The concern in her voice seems to resonate in Tim’s and Paul’s facial expressions. Cole’s so startled by this display that at first he can’t come up with a response. Given how much they know, it’s amazing how quickly these three people seem to vanish from his thoughts the minute he looks in another direction. Given what they have access to, they’re under as much surveillance as Charlotte. But maybe it’s not just fear of professional repercussions that ensures their secrecy. It’s what he’s seeing right now.

They care about Charlotte Rowe and believe in what she does. Deeply.

Cole opens his mouth to give the most appropriate and simplest response he can think of. I will. Then he thinks better of it.

“We will,” he says.

Shannon bows her head and takes a step back. She looks exhausted. Maybe it’s the last few weeks catching up with her, or maybe this small, simple act required all the bravery she has.

Then he and Noah and Scott are hurrying toward the helicopter pen behind the hangar, into the blast of wind from its spinning rotary blades and toward the very real fact that he just made a sincere promise he might not be able to keep.


Amarillo, Texas

Marjorie’s wondering if she should have put a third Pyrex dish of Frito casserole into the oven—her boys always arrive hungry—when she hears a familiar, comforting rumble drifting toward her across the fields outside. She wipes her hands on her apron, picks up the shotgun from where she’s rested it against the wall next to the oven, and moves to the sink and the window above it.

She’s turned only a few of the lights on inside the house in case someone does coming looking for those shitass kids, but she doubts any of her boys will take that as a sign of trouble. And her hopes are confirmed when she sees the twin headlights of a large truck mount the gentle crest in the road leading toward the barn. The truck continues on its practiced path, around the barn’s northern side before it parks in back, hidden from the county road and just up from the slope to the wooded creek bed. The landscape’s got some low and gentle folds, but save for the little ravine cut by the creek, it’s mostly flat prairie, surrounded by lots of arid property nobody would want for anything besides privacy and space.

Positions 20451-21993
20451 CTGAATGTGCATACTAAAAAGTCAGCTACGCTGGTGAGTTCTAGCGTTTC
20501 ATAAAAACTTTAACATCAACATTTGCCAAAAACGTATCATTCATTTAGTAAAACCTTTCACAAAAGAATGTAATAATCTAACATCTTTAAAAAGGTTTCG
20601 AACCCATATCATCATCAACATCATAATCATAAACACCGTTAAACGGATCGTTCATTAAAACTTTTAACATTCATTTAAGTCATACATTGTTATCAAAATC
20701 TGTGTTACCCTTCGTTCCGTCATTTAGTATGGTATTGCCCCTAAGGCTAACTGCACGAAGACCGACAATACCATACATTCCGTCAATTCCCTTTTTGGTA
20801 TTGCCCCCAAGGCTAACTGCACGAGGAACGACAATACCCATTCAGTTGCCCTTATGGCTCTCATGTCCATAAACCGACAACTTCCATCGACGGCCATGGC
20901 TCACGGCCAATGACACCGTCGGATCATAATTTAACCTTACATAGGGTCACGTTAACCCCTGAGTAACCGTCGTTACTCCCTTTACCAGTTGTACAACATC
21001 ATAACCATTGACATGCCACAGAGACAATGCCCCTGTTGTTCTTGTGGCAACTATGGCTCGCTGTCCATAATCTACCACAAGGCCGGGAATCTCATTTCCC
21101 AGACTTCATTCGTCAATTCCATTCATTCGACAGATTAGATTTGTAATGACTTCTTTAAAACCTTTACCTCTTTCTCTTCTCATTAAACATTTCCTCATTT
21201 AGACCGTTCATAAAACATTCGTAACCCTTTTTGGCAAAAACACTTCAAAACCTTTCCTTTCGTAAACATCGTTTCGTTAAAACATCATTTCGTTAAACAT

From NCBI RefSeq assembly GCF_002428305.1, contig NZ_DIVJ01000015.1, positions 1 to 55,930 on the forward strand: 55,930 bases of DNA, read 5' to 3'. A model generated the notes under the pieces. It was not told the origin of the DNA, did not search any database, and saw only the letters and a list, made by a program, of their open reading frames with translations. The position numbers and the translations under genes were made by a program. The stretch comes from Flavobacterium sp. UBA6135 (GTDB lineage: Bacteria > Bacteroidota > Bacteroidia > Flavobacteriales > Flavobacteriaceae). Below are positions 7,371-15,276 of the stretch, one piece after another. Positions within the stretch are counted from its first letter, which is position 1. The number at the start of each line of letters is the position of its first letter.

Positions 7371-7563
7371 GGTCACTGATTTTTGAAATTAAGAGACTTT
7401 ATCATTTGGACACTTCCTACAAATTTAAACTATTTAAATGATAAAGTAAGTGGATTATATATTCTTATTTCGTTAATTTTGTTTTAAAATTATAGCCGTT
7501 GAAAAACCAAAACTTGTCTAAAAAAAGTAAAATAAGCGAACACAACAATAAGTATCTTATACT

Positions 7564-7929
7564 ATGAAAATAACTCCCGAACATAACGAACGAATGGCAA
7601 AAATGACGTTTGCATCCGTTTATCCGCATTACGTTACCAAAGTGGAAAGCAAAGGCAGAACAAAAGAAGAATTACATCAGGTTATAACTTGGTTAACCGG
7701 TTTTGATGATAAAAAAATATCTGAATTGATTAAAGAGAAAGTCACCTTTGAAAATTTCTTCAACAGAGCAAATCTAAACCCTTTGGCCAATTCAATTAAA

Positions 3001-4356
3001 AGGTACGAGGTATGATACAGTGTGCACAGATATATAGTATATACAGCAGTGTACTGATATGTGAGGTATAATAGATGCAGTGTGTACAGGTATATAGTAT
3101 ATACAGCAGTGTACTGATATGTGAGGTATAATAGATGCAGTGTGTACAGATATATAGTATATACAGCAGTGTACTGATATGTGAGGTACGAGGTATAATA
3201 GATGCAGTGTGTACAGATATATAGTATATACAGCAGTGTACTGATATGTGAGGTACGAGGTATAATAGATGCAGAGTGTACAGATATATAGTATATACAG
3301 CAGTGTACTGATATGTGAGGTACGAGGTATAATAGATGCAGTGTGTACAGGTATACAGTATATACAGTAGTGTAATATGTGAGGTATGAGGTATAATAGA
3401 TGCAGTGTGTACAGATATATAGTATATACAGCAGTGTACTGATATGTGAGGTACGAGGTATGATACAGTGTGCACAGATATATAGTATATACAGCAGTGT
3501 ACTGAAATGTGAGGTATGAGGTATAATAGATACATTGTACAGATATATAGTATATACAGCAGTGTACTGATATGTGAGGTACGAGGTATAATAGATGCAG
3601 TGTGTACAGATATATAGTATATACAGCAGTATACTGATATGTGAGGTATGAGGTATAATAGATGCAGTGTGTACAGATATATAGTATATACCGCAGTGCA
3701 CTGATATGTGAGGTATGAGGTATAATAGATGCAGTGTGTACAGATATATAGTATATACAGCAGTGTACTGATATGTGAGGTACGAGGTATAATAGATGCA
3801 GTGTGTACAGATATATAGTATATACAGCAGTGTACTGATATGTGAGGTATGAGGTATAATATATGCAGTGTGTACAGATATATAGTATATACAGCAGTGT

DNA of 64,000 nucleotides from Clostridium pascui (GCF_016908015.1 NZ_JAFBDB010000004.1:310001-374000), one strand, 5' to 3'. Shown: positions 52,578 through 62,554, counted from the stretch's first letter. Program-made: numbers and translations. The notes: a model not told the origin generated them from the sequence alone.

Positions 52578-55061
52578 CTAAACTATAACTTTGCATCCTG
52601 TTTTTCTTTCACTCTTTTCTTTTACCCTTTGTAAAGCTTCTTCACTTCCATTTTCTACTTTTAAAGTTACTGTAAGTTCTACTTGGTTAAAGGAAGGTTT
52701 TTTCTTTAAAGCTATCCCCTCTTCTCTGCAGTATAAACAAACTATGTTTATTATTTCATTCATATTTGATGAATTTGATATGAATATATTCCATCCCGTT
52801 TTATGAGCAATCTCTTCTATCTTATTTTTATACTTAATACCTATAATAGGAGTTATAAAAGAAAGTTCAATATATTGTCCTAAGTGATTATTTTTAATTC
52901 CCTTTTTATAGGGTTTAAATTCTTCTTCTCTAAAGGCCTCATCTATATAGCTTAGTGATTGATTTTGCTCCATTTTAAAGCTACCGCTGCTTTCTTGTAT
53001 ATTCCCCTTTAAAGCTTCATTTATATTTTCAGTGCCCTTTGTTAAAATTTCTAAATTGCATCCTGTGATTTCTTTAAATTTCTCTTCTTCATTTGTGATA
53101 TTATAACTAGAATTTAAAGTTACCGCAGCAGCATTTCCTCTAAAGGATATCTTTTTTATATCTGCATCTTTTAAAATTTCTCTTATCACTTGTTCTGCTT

There’s a skip in her step as she leaves the house. The boys purchase used trucks each year so they can be easily disposed of after the planting’s through, so there’s no telling who made it first just from the sight of what they’re driving. That means she’s always pleasantly surprised by the first arrival. There’s usually no rhyme or reason to it from year to year, no pattern that might illuminate the character, or at least driving skills, of her boys. Some years it’s Cyrus, others it’s Wally, then Jonah for a stretch.

But when the cargo area door of this particular truck rises with a familiar rumble, the surprise comes when the man inside doesn’t jump to the dirt and throw his arms around her. Instead, Jonah Polk turns his back to her and sinks to a seat atop some plastic crates she knows are housing whatever gifts he’s brought her. Besides the seedling.


Her handsomest boy looks crestfallen, staring into space. For a second, she thinks he might not have snagged a seedling at all. Which means his heads-up call would have been all lies. Then she sees the divider door is open and there’s a pair of slender bare feet strapped to the gurney in back. They’re still.

She scans his Wrangler jeans and red-and-black plaid shirt for signs of a struggle but doesn’t see any. He’s got a haircut now that reminds her of bankers; a neatly combed side part that seems to be well in place.